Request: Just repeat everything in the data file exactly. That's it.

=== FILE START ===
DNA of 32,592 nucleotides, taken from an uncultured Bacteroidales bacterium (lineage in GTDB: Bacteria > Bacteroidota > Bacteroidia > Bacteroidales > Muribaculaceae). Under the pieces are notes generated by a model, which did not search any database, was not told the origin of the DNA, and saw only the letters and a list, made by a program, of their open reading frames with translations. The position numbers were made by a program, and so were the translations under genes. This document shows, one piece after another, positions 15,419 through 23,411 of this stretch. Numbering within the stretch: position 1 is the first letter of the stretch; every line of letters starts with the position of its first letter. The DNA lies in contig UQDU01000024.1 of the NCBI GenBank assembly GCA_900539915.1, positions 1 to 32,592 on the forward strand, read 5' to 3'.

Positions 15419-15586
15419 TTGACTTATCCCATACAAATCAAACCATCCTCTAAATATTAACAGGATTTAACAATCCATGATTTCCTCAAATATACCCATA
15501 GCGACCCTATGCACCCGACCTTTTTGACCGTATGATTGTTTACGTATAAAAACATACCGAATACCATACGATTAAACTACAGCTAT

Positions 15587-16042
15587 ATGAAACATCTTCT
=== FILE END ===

DNA of 32,592 nucleotides, taken from an uncultured Bacteroidales bacterium (lineage in GTDB: Bacteria > Bacteroidota > Bacteroidia > Bacteroidales > Muribaculaceae). Under the pieces are notes generated by a model, which did not search any database, was not told the origin of the DNA, and saw only the letters and a list, made by a program, of their open reading frames with translations. The position numbers were made by a program, and so were the translations under genes. This document shows, one piece after another, positions 15,419 through 23,411 of this stretch. Numbering within the stretch: position 1 is the first letter of the stretch; every line of letters starts with the position of its first letter. The DNA lies in contig UQDU01000024.1 of the NCBI GenBank assembly GCA_900539915.1, positions 1 to 32,592 on the forward strand, read 5' to 3'.

Positions 15419-15586
15419 TTGACTTATCCCATACAAATCAAACCATCCTCTAAATATTAACAGGATTTAACAATCCATGATTTCCTCAAATATACCCATA
15501 GCGACCCTATGCACCCGACCTTTTTGACCGTATGATTGTTTACGTATAAAAACATACCGAATACCATACGATTAAACTACAGCTAT

Positions 15587-16042
15587 ATGAAACATCTTCT